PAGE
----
I never got that connection with Superman. He just seems like some strong, cool dude that can do awesome, strong, cool dude things.

  4. Superman isn't my favorite hero, so I'm not as invested in this as I am in some of the darker material. But I'm with Mouse. Supes is the real guy. Clark is the disguise.

  5. Ditch Zod already. Where's Brainiac? Or Darksied? Or Mister Mxyzptlk? Metallo? I can't believe Bryan Singer brought back the most powerful superhero in comic books to foil another Lex Luthor real estate scheme.

  6. Here's my take on the Clark/Superman dicotomy: Clark has been raised on Earth since infancy. He doesn't even remember Krypton and in most tellings, he doesn't even LEARN about Krypton until he's 18, if not 25. As far as he's concerned, he IS Clark. There's even a line from some comics in the 90s, "Clark Kent is who I am; Superman is what I can do."

    The Post-Crisis era that John Byrne started took this take and ran with it. Clark wasn't the bumbling nerd of the Reeve films. He was the sort of guy you'd expect to be a reporter. Though I'm not a great fan of the "Lois & Clark" series, I do like that they took this angle on the Clark characterization.

    In Kill Bill part II when Bill's going on about Batman and Superman and how Superman's "disguise" is Clark Kent and Bruce Wayne's "disguise" is Batman, my feeling was that he got it backwards. Indeed, the Nolan Batman takes the cue that "Bruce Wayne" is just a put-on.

    Singer seems to have tried to split the difference, saying that the "real" Clark is who he is on the farm with his mom, and that BOTH Superman and Clark are acts to an extent. I can appreciate that for a filmic adaptation, if only because it allows for stronger contrast between Clark and Superman.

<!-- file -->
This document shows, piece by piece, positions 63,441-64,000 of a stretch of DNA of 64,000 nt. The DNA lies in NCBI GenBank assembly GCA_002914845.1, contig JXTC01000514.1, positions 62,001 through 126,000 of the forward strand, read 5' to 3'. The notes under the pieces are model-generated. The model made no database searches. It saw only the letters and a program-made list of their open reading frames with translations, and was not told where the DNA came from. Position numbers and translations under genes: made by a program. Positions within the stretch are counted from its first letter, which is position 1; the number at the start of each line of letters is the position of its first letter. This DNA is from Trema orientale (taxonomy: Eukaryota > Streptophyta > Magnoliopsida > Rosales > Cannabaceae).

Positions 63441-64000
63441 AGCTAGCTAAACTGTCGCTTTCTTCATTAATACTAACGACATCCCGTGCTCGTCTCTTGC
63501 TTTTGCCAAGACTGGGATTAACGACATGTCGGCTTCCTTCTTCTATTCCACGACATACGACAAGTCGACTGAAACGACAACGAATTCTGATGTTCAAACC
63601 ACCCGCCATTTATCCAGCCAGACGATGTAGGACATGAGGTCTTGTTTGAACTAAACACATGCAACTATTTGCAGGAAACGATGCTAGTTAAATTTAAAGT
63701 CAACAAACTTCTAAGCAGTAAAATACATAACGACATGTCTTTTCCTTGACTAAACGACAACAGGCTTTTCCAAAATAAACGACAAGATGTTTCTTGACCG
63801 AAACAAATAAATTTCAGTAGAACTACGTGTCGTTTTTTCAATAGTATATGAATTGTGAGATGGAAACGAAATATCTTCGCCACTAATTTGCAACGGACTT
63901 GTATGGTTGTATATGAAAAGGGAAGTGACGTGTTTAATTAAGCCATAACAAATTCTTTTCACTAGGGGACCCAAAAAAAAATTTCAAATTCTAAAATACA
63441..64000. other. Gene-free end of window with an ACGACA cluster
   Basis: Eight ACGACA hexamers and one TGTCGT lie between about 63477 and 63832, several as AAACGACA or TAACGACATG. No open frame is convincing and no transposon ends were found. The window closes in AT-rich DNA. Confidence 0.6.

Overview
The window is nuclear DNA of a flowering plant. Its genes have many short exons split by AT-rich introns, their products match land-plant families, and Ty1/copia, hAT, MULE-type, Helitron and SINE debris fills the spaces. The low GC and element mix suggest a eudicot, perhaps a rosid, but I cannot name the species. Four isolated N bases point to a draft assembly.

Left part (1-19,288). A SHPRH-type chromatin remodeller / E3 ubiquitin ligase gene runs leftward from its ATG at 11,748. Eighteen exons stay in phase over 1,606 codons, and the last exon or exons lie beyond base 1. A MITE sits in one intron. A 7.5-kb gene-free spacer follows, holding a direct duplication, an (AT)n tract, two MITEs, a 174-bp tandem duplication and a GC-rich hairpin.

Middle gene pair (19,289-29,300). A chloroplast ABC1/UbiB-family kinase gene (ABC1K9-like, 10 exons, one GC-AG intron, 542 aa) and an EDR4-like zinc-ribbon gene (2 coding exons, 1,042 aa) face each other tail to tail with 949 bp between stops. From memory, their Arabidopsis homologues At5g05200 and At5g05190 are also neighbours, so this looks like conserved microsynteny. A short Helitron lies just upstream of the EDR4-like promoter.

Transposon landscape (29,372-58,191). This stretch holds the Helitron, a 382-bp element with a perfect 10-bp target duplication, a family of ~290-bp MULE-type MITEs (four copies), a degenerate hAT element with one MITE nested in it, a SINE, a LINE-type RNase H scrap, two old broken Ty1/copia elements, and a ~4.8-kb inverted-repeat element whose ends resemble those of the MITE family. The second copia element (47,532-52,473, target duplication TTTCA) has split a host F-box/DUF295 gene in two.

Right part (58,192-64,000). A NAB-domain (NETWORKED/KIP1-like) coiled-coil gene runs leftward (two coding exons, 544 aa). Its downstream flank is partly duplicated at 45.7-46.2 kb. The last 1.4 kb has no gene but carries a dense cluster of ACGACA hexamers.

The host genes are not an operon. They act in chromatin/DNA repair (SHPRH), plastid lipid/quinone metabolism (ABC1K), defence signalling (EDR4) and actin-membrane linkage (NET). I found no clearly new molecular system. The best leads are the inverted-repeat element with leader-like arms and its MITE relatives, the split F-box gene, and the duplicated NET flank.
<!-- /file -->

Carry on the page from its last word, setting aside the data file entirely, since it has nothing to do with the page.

But psychologicaly, I see no reason why he'd consider "Clark" a "disguise."

    I also really dislike any angle that plays up Superman's alienation from humanity, at least in an extreme. True, there's the famous line, "Even though you've been raised as a human being, you are not one of them." I just think you can't give the character too much angst because that's not what he's about. Tim Burton's aborted take really wanted to play up this angle because Burton is incapable of dealing with characters who aren't outsiders. The problem is that if you go too far with that, all you do is alienate the audience even further from the character and they complain they can't relate to him.

    It's long been said that Superman is basically "the assimilated Jew," or "the ultimate immigrant." (Actually, if we're being totally strict, he's an illegal immigrant. I'm sort of shocked there hasn't yet been a post-modern take on that.) The whole point is that he's an outsider who believes he's one of us.

    And perhaps the biggest reason not to go too far with the "alienation" aspect? It's way too introspective and too internal a conflict. Though Superman Returns was well-received at the time, the retroactive criticism of it seems to be that there was too much angst and internal conflict. Give us an adventure story. Give us a larger than life villian, and let's see Superman actually fight a physical threat.

  7. The problem with Superman is that his era has passed. Yeah, I love Superman, everyone does, but the movie going public has moved on from the classic comic book heroes and demand that their heroes have some basis in reality.

    Superman's era has also passed because the entire world has changed in the past 40 years. When Superman was made in 1978 we had clear heroes and villains in the real world. Now everything is ambiguous and undefined, and a LOT crazier.

    Every single day there is a REALLY bad terrorist attack somewhere in the world.

    Superman today would be working around the clock to try and stop terrorism.

    This cartoon short pretty much sums up the problem of a Modern Superman.

  8. It's a more interesting story if Clark is the disguise.

  9. @Bitter: I agree that you don't want to play the alienated angle too harshly for the reasons you stated. I do think, or wonder, if perhaps someone could still use it so that the audience does relate. Make it about feeling like an outsider, accepting who he is, that sort of thing.

    Or maybe that's too emotional a plot for Superman? I should probably actually research the character more before throwing out suggestions, I guess. I just don't feel any connection to the character on film. I feel much more separated from him because he does things no one else can whereas there is some semblance of reality or connection with Bruce Wayne, Tony Stark and Peter Parker.